Between the pandemic and a general increased interest in the outdoors, more people are camping than ever before. If you’re one of the millions of people thinking about camping for the first time this year, you might be enthralled by the idea of learning new skills like how to pitch a tent or terrified by the prospect of spending a night on the cold, hard ground. Fortunately, camping has come a long way and there are different types of camping nowadays that meet virtually everyone’s needs and experience, and range from rough and ready to rolling in style.
A 2021 survey by Kampgrounds of America Inc (opens in new tab) found that in 2020, the number of first-time campers in the US increased fivefold over the previous year, but not all of those 10 million campers were having the same experience. Some of those people took the rugged route and relied on their survival instincts while others managed not to forego a single luxury, from air conditioning to showers. Spending time outdoors comes in all shapes and sizes and there are lots of ways to sleep under the stars these days. Wherever you fall on the comfort spectrum, between these six different types of camping, we’re certain you’ll find something that suits your lifestyle and adventure level.
What are the different types of camping?
Backpacking is a minimalist's dream. For this type of camping, you load up your backpack with everything you need – that includes your tent, best sleeping bag, sleeping pad, camping stove and food – and hike in to the wild. This type of camping is definitely the most adventurous and provides the least amount of luxury, and will certainly get you to the most beautiful spots around.
You can make things even simpler by going ultralight camping – making sure your pack weighs under 30lbs which might mean opting for a bivy sack instead of a tent, or even by learning how to build your own shelter using natural resources. If you’re heading out for the first time, we definitely recommend going with someone more experienced, and checking out our backpacking hacks to make your lightweight journey as smooth as possible.
2. Car camping
If hiking for miles with your bedroom on your back sounds daunting, you can get to your campsite on wheels instead of your hiking boots. Sometimes called frontcountry camping, car camping usually takes place in a designated campground like a National Park, National Forest or State Park and it allows you to bring some home comforts, like a double burner stove and a cooler full of nice food.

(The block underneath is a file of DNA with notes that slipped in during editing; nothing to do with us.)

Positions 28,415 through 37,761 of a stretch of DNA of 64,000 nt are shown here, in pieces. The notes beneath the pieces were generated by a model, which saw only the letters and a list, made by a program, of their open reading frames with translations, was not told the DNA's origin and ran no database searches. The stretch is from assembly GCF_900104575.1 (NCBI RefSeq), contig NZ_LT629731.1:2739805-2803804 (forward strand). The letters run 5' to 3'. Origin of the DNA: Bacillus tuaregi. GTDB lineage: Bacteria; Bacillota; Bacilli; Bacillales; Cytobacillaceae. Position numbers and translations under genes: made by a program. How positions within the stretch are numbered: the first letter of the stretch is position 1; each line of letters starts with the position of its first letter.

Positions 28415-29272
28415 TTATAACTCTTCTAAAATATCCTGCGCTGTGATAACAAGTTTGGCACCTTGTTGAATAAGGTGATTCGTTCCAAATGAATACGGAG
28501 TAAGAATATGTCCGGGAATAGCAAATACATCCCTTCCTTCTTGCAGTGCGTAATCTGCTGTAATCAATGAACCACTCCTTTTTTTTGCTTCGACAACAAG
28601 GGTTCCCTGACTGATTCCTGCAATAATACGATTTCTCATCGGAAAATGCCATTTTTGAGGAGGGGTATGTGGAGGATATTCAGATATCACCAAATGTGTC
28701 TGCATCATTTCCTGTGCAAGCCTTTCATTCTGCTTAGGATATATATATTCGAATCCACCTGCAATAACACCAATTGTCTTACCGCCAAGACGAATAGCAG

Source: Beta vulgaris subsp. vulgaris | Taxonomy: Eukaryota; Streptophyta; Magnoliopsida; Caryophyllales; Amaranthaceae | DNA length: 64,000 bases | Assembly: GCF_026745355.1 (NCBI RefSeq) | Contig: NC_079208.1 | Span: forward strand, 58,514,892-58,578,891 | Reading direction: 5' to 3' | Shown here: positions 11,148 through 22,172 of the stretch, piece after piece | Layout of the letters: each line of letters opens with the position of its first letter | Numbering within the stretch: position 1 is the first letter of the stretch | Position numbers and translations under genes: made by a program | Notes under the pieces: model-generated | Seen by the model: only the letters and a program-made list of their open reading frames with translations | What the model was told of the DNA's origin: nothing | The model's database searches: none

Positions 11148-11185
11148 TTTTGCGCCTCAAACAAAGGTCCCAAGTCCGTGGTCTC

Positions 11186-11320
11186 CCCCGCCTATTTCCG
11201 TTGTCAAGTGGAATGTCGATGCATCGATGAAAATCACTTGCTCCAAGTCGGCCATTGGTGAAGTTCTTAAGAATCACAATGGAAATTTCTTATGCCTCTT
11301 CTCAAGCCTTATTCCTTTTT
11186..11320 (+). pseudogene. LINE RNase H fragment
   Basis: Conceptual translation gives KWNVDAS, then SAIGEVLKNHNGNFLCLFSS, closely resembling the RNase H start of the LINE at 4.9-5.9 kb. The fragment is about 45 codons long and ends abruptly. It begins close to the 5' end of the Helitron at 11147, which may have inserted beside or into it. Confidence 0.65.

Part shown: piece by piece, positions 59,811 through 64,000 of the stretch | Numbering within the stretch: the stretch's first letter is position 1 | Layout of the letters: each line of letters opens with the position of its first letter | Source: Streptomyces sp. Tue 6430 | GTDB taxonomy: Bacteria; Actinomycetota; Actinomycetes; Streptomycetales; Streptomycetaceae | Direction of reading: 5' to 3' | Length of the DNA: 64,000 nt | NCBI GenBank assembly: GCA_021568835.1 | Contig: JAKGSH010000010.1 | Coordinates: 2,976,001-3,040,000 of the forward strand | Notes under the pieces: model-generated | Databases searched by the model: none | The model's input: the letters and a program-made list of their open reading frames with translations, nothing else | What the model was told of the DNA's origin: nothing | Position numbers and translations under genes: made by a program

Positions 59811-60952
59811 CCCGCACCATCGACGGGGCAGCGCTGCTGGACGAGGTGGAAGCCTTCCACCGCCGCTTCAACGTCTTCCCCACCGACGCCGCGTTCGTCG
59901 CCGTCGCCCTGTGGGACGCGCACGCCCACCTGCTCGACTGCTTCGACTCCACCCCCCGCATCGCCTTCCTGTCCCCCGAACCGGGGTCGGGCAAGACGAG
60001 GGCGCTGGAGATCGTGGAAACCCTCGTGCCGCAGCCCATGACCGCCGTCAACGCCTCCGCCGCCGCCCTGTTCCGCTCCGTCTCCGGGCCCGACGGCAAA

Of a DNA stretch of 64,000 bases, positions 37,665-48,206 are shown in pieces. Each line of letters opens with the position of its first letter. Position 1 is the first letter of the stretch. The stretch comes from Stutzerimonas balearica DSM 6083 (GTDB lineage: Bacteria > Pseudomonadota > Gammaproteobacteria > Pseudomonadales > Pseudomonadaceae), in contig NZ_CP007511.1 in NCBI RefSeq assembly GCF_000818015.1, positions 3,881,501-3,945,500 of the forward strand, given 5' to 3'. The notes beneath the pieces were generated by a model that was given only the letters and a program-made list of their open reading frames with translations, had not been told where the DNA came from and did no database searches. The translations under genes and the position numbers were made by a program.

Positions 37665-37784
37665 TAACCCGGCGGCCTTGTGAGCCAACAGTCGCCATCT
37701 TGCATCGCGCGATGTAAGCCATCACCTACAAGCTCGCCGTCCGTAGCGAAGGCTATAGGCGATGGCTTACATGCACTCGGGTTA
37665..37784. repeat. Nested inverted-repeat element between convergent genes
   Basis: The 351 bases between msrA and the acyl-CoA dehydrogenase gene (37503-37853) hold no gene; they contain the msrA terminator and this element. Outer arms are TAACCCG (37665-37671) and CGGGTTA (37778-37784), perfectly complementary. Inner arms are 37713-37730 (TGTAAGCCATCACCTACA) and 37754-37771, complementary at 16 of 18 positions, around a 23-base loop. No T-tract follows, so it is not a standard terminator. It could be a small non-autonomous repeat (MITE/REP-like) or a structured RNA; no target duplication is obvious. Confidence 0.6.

Car camping doesn't mean you sleep in you car. It still requires you to pitch a tent, but you don’t have to hike in or survive on freeze dried meals. To camp in a designated campground, you’ll need to pay and you usually need to reserve a spot in advance, but sometimes you can show up without a reservation. Designated campsites might be primitive – meaning you get a designated spot and perhaps a fire pit and nothing else – or have picnic tables, toilets, showers and conveniences like ice and sundries for sale. You can also go primitive camping on BLM land in the US for free, and wild camping in many parts of the UK.
3. Cabin Camping
Want a rustic experience but not so keen on the idea of sleeping on the ground? Popular parks like Yosemite and Rocky Mountain National Park have wooden cabins that are basic – you’ll often still need to bring a sleeping bag – but have some conveniences like a bed, water and electricity.
This type of camping can be great for camping with kids, people with certain physical limitations, or if you just want a bit more shelter from the elements (and mosquitos). You’ll need to book most cabins in advance as these are a popular option, but it makes for a really fun trip that’s a bit more adventurous than staying in a hotel and chances are, you’ll have great access to nearby hiking trails and will even be able to have a campfire at night.